We saw more Wombat poo (still no Wombats) and more Black Wallaby’s, a lot more hikers than the day before and FINALLY….we saw Bluey! What an awesome two days we had, it was an amazing feeling accomplishing something neither of us had done before. At 10:45am we cracked a beer and said cheers to never doing that again (we probably will).
We were in dire need of a swim and luckily for us ‘The Prom’ is a haven for beautiful beaches so we jumped in Bluey and headed for Whiskey Bay about 20 minutes down the road. Another 400m walk?? I could have died…but I opted for a swim/ice bath, which had much better outcome. Feeling refreshed, we jumped in the car to make our way to the nearest fuel station about 70kms from Whiskey Bay, we were kilometres away from running out of fuel…of course! Thank you Yanakie General Store for saving us, and filling our gas bottle up too. Now we were sorted with gas and fuel, we could attend to the scariest of empties on our hands and that was my stomach! We made a beeline for Foster, the first big town on the way out of the national park that would surely have a hot chook.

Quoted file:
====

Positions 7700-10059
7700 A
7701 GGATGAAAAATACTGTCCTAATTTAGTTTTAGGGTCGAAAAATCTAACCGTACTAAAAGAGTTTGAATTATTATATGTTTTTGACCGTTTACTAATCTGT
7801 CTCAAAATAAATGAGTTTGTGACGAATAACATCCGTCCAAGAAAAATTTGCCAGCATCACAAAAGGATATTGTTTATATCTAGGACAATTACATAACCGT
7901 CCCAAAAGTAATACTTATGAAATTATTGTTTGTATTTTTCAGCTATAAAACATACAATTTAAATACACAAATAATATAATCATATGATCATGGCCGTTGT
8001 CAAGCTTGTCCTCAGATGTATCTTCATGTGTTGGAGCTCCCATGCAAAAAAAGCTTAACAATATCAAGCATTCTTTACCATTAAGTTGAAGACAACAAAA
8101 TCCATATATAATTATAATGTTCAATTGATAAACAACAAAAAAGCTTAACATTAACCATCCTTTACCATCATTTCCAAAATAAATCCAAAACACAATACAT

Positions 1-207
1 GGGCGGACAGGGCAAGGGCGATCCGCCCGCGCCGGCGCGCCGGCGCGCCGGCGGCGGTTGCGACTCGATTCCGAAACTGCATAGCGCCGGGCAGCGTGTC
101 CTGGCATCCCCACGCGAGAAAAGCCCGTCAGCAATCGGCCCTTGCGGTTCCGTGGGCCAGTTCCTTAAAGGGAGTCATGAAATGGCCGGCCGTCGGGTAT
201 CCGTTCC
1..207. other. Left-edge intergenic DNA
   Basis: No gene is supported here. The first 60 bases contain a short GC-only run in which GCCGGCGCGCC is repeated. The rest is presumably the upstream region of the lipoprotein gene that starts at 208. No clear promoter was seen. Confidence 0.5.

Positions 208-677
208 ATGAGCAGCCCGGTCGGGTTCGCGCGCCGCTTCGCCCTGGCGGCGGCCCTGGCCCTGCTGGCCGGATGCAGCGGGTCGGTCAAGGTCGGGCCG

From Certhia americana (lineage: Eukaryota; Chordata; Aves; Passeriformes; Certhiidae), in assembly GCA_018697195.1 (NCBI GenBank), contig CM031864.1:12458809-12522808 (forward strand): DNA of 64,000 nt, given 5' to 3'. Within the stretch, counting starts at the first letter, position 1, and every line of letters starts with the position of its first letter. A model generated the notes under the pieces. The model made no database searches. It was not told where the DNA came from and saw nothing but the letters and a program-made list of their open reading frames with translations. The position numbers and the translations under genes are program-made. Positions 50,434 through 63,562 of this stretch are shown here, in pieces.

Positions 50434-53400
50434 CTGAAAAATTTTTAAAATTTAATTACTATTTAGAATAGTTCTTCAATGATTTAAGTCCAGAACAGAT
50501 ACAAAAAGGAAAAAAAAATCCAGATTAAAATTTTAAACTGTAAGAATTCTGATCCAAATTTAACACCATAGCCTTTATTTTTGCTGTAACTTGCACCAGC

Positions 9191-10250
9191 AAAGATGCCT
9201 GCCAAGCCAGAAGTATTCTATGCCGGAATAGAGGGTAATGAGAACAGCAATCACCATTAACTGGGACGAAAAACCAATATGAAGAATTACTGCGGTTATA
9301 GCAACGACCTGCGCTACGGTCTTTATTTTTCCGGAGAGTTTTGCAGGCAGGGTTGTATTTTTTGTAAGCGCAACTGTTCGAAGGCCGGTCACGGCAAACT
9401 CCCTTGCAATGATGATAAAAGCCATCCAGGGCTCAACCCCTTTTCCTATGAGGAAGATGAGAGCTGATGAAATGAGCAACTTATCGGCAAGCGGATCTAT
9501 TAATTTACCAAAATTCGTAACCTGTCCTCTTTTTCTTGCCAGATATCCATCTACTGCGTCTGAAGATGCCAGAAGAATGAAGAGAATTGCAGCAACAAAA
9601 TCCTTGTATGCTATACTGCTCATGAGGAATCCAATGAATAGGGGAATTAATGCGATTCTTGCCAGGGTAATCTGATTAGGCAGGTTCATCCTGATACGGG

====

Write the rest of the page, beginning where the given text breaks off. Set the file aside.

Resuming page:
Bellies full, coffee’s drunk and we were on our way into Melbourne City for a night before our Tassie adventure. Things had really changed for us, instead of doing a 3hr mission in the morning from somewhere to make the ferry we were pulled up at Port Melbourne Beach car park along with every other Tassie traveller the night before departure…even we didn’t know who we had become, responsible I suppose!
We activated backpacker mode and cooked a stew out the back of Bluey with our leftover veggies (because you won’t catch an Asian or a Wog throwing out good food) and then camped in the car park close to where the ferry leaves. It’s a sight you have to see to believe at Port Melbourne, endless caravans, vans, troopy’s and even a tent all set up in a standard city cark park ready to board the ferry in the morning.
And so was the end of our amazing, challenging and fun overnight hike to the Southern tip of Australia. Next stop Tasmania!